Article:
'Bigger Risk'

The Volt is charged at a household outlet and uses an onboard engine to generate electricity when the battery runs down. The engine, powered by gasoline, diesel or hydrogen fuel cells, only recharges the battery and doesn't drive the wheels. Its full range would be about 640 miles on a tank of gasoline.

Electric-vehicle fans are frustrated with Toyota for not having a plug-in Prius by now and with GM for killing the EV-1, said Chris Paine, whose 2006 documentary, ``Who Killed the Electric Car?'' criticized GM's decision.

``The market is going to sort out which one is best,'' Paine said in an interview from San Francisco. ``GM is taking a bigger risk, and I applaud them for that.''
0

Share this post


Link to post
Share on other sites

Uh. Didn't GM already produce a car with a 40+ mile range in the EV1?

0

Share this post


Link to post
Share on other sites

Was it that far. I think all the EV's got crushed when they were pulled from service tho. I saw one EV in my life. This is good GM is doing this. Although I don't see myself in a hybrid for the next ten years.

Edited by gm4life
0

Share this post


Link to post
Share on other sites

Was it that far. I think all the EV's got crushed when they were pulled from service tho. I saw one EV in my life. This is good GM is doing this. Although I don't see myself in a hybrid for the next ten years.

The EV-1 generation 2 had a range of about 100 miles per charge on NiMH Batteries. If it had Lithium Ion batteries, it might have been able to do 250 like the Tesla.

Edit: I don't know if the EV-1s had regenerative braking or not. This guy test drove and EV-1 gen 2 for 5 days and on the 4th and 5th day he admittedly abused it and still got 83 miles to a charge..... this was in 1999.

Edited by Oldsmoboi
0

Share this post


Link to post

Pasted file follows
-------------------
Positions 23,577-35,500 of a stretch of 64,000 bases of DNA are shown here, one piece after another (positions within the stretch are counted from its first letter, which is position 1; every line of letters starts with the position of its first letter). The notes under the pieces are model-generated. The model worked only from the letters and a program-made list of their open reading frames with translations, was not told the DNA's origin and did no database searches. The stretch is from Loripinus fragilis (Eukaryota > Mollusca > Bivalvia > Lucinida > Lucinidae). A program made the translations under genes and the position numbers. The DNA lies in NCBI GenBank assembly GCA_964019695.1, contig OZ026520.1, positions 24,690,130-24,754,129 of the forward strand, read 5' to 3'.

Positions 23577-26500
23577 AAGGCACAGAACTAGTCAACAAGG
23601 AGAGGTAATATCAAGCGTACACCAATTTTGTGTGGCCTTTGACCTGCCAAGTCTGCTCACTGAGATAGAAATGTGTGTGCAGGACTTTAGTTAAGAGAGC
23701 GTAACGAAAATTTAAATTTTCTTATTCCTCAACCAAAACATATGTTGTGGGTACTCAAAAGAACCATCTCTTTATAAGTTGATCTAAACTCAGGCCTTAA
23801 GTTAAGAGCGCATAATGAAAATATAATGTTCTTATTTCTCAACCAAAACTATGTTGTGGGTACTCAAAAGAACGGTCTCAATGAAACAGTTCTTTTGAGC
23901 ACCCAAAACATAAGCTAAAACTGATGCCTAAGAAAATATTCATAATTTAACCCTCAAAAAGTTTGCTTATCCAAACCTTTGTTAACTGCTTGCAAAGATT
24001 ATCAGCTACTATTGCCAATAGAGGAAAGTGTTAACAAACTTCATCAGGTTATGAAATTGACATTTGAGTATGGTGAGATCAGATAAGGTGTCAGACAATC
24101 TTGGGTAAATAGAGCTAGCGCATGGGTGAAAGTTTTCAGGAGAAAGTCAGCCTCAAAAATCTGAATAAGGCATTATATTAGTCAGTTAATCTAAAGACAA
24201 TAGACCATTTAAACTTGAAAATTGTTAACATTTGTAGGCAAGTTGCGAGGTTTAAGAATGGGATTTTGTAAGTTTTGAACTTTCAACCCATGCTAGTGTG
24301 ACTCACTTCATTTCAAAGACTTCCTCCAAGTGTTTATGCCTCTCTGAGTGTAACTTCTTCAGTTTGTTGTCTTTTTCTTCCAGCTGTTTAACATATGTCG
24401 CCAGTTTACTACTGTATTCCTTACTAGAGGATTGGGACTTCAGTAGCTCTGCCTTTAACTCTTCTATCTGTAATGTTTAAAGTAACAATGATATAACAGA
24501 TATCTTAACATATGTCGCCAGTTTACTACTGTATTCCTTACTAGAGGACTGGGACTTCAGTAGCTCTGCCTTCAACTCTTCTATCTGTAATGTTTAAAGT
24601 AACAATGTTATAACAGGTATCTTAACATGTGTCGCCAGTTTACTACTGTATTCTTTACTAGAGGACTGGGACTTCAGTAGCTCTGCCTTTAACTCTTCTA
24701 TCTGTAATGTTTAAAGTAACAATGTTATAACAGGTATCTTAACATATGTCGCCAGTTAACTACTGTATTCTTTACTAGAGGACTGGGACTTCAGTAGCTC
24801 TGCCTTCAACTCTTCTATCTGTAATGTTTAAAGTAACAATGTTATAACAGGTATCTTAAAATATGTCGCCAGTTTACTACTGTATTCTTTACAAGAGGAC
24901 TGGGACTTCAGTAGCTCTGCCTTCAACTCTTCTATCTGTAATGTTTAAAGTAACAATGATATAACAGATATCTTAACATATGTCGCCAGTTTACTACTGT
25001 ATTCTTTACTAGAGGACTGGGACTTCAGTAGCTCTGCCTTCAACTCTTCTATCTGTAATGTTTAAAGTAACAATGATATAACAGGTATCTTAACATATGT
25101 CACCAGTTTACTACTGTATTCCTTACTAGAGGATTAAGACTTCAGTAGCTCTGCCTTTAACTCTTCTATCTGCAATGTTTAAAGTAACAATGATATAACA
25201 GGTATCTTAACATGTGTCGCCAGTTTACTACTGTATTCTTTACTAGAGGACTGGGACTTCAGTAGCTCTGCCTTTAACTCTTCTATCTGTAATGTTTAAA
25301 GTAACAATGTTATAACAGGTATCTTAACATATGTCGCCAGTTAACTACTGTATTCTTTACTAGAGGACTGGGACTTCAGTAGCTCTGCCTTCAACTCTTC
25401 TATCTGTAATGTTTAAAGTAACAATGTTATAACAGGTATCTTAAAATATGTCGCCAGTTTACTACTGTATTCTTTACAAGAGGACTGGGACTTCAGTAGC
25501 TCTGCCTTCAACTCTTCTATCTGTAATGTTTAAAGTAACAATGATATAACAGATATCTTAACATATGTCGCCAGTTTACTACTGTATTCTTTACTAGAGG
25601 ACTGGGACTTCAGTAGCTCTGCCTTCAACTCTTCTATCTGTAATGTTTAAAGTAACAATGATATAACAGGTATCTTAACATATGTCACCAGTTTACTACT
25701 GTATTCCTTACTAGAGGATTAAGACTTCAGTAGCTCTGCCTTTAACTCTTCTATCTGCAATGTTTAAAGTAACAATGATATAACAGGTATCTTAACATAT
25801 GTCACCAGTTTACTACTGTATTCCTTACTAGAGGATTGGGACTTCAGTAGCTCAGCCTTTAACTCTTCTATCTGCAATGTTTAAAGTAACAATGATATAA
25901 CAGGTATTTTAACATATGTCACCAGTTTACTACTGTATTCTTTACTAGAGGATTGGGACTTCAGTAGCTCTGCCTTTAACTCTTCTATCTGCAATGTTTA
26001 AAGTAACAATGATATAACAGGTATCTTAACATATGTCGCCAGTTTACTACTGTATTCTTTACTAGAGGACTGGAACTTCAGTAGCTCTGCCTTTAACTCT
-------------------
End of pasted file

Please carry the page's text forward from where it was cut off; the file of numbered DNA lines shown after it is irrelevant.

Share on other sites

I cant help but notice how much better looking the Volt is compared to the Prius. I hope GM delivers!

0

Share this post


Link to post
Share on other sites

Paine is a pain. maybe that asshole ought to buy a degree and single handedly engineer us a fking battery that people can afford and that can satisfy his masturbatory fantasies.

at some point, will people in this country stop spewing crap on fiim or in print, trying to be experts, when in reality what they need to do is offer us fricking solutions and answers not grounded in simple ideals or generalities.

"I would applaud our leaders if they can solve world hunger and poverty'.

THERE! I SAID IT!

see, doesn't mean jack sh1t if I can't offer the detail on how we precisely plan to do that!

0

Share this post


Link to post
Share on other sites

from the looks of the volt, it would be smaller than the fat looking pius, therefore, hopefully weighing less. toyo's getting that status quo ideology from what i understand, even if keeping it "cheap enough for the masses" is their reasoning.

0

Share this post


Link to post
Share on other sites

The EV-1 generation 2 had a range of about 100 miles per charge on NiMH Batteries. If it had Lithium Ion batteries, it might have been able to do 250 like the Tesla.

Edit: I don't know if the EV-1s had regenerative braking or not. This guy test drove and EV-1 gen 2 for 5 days and on the 4th and 5th day he admittedly abused it and still got 83 miles to a charge..... this was in 1999.

Yes, the EV-1 had regenerative braking - one of the MANY breakthroughs that it brought about, and make any modern electric or hybrid vehicle at all feasible. Toyota can try to convince everyone about how far ahead they are, but they weren't first to market (Honda was first modern hybrid), and 99%* of the technology didn't originate with them (see EV-1).

*keep in mind that 72% of all statistics are made up on the spot...*

Edited by PurdueGuy
0

Share this post


Link to post
Share on other sites

Read it that in real world it will have NO RANGE!!

0

Share this post


Link to post
Share on other sites

I saw one EV in my life.

Yeah, same here....in a museum.

Good for GM, I hope they beat Toyota to the punch.

0

Share this post


Link to post
Share on other sites

Good for GM, I hope they beat Toyota to the punch.

My only concern is that GM will tale this news to heart and Toyota will come out with something that the insiders have yet to see that will blow GM out of the water. We can't forget that with the record profits that Toyota is making, they have LOTS of money for R&D.

I'm rooting for GM on this one.

Edited by Bob
0

Share this post


Link to post
Share on other sites

There's a deep irony in GM being first with the EV-1 --....as with consumer electronics. perhaps we should be somewhat resigned to the fact that Japan has done a wonderful job of refining an idea...

Does anyone know which management genius signed his name to stopping (eviserating)that program?

0

Share this post


Link to post